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    Just looking at some of the surface activity gives us reason to believe that the solar interior could be incredibly complex and that we could find there are a variety of mechanical processes at work inside of stars.

    Why wouldn't a star be a complex, beautiful machine, with physical processes similar to many that occur for earth?
     
  10. Apr 14, 2018 #9

    JMz

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    Because the Sun is a plasma. It cannot support, say, plate tectonics, nor air/ocean or air/rock or ocean/rock interfaces, nor rocks at all, nor liquids, nor any chemistry at all. The interior of the Sun is far simpler than the interior of the Earth. We have known most of what's going on even in the core of the Sun for about 60 years or more, much longer than for much of the Earth's interior.
     
  11. Apr 15, 2018 #10
    The pressure inside Sun is dominated by ideal gas pressure.
    Which is actually important for the stability condition of Sun.
     
  12. Apr 15, 2018 #11

    JMz

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    Quite right. In fact, we have known much of story of the interior of the Sun for 100 years, precisely because it is so nearly an ideal gas.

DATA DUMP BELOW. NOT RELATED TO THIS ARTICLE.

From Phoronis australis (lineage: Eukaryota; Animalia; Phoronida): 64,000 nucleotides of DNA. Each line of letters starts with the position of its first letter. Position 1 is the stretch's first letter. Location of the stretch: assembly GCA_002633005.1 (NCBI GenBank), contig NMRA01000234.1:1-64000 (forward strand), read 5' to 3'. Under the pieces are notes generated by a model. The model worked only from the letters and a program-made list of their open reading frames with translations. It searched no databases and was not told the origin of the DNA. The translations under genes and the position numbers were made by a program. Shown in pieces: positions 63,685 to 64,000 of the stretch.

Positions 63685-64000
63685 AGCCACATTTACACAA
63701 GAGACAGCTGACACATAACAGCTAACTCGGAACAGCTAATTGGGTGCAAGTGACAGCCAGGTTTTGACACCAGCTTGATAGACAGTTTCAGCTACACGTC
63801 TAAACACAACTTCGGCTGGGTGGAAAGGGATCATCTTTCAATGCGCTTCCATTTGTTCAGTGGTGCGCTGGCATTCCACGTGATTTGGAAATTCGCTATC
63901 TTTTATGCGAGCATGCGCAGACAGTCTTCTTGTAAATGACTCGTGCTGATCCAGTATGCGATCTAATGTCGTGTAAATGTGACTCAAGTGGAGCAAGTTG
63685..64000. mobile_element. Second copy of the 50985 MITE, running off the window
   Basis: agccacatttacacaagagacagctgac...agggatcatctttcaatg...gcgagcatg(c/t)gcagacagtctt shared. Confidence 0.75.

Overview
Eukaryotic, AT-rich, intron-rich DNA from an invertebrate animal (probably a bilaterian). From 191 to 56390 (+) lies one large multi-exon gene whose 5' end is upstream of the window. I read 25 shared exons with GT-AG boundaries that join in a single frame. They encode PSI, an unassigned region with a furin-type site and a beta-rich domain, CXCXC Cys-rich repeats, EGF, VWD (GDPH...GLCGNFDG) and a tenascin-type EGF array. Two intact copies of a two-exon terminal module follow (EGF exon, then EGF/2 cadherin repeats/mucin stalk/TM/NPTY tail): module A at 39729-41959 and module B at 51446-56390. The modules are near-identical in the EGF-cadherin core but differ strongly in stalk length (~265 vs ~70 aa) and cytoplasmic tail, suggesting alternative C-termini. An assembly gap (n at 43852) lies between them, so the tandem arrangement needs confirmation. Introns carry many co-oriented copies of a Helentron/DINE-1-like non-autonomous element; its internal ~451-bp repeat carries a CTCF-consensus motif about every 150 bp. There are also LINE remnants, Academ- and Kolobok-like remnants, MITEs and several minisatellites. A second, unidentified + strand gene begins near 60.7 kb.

13. Apr 15, 2018 #12

    Fervent Freyja

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    No, we do not know. We do not even understand the cause of surface temperatures- predictions are way off.

    The variety and complexity, especially those occuring in specific periods and cycles, of activity on the solar surface has deeper implications for interior mechanics- I doubt a uniform pot of plasma could give rise to all the established surface phenomenon we observe.
     
  14. Apr 15, 2018 #13

    JMz

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    The outer layers of the Sun are not entirely plasma, and they are subject to both large-magnitude (but small-scale) magnetic distortions and to a thermal environment that is far from isotropic. (Outward-going photons have a good chance of escaping without further interactions, obviously. Not so in the deeper layers.)